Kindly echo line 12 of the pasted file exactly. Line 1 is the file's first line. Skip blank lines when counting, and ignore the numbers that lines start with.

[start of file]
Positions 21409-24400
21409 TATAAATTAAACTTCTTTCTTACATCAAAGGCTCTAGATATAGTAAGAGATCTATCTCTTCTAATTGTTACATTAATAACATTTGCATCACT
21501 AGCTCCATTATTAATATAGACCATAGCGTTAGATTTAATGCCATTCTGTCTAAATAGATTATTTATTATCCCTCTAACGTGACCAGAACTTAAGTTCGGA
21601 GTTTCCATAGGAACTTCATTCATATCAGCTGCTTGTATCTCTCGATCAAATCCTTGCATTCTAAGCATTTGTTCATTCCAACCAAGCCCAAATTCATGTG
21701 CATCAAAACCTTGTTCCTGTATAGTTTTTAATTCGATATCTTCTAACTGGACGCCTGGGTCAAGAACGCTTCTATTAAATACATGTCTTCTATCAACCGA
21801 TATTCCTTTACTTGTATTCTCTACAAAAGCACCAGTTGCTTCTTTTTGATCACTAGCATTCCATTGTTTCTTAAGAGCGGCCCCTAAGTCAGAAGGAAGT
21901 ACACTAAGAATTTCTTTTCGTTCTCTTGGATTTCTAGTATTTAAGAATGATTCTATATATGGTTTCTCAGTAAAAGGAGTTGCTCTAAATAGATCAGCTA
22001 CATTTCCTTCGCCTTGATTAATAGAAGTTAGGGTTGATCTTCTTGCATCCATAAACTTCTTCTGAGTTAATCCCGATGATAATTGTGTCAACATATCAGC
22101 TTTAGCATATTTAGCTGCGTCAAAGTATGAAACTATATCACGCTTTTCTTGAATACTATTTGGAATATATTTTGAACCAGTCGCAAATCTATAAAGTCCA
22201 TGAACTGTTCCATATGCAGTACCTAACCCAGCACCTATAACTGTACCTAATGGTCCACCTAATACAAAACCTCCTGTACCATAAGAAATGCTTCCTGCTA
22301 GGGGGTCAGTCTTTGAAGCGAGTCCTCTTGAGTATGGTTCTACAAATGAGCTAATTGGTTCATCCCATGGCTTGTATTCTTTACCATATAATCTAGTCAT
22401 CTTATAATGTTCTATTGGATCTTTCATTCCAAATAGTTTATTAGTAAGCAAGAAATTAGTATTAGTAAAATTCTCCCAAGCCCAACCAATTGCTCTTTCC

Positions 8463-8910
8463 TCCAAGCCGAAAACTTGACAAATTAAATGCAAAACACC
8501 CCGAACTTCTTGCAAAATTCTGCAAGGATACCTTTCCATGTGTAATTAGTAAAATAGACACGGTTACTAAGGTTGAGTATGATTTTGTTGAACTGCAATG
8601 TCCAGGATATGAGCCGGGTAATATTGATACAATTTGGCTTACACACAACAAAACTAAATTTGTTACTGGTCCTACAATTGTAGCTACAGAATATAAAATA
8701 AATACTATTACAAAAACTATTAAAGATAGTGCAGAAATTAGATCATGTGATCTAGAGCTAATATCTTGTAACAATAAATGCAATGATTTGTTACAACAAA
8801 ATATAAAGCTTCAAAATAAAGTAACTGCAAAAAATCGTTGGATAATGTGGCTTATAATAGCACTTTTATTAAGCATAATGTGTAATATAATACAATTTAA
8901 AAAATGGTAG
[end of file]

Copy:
22401 CTTATAATGTTCTATTGGATCTTTCATTCCAAATAGTTTATTAGTAAGCAAGAAATTAGTATTAGTAAAATTCTCCCAAGCCCAACCAATTGCTCTTTCC